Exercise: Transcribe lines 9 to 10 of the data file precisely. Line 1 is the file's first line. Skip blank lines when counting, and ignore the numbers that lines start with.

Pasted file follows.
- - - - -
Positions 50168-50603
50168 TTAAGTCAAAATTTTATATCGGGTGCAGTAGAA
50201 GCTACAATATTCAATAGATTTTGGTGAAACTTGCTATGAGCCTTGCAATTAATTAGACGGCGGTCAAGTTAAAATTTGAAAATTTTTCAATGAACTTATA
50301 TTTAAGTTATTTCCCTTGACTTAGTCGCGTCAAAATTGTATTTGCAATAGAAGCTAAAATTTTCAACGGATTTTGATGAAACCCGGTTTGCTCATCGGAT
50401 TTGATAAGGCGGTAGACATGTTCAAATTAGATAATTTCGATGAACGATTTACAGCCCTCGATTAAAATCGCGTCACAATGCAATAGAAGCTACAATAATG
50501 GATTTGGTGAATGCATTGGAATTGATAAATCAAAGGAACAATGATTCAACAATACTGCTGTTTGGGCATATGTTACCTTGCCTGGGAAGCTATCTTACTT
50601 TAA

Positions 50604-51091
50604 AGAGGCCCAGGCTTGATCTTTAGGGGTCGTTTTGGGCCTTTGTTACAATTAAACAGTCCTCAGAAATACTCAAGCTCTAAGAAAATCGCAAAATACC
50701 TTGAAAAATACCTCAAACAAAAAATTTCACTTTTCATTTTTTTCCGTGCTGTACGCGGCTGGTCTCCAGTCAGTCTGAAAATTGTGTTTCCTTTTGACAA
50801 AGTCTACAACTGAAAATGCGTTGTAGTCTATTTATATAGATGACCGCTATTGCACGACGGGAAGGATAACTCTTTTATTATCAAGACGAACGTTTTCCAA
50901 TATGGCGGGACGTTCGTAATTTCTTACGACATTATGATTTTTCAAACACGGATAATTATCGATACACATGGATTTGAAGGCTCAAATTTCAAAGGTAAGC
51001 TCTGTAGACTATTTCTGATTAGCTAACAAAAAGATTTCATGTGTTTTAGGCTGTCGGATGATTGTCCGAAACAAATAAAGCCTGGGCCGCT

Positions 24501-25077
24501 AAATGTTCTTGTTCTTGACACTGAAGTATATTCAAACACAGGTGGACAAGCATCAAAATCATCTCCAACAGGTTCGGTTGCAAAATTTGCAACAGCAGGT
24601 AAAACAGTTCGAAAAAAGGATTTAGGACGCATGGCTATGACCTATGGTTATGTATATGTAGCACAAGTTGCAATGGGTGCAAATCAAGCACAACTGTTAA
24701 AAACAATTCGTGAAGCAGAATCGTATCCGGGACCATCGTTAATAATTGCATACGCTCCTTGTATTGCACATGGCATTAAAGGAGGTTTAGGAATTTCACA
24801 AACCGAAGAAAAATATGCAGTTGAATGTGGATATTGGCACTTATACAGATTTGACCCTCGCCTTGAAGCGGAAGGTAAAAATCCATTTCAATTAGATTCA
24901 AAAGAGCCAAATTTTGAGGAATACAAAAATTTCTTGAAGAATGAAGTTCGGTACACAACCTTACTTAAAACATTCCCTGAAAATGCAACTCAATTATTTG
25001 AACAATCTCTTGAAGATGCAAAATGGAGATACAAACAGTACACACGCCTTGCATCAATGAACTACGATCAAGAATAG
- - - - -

50604 AGAGGCCCAGGCTTGATCTTTAGGGGTCGTTTTGGGCCTTTGTTACAATTAAACAGTCCTCAGAAATACTCAAGCTCTAAGAAAATCGCAAAATACC
50701 TTGAAAAATACCTCAAACAAAAAATTTCACTTTTCATTTTTTTCCGTGCTGTACGCGGCTGGTCTCCAGTCAGTCTGAAAATTGTGTTTCCTTTTGACAA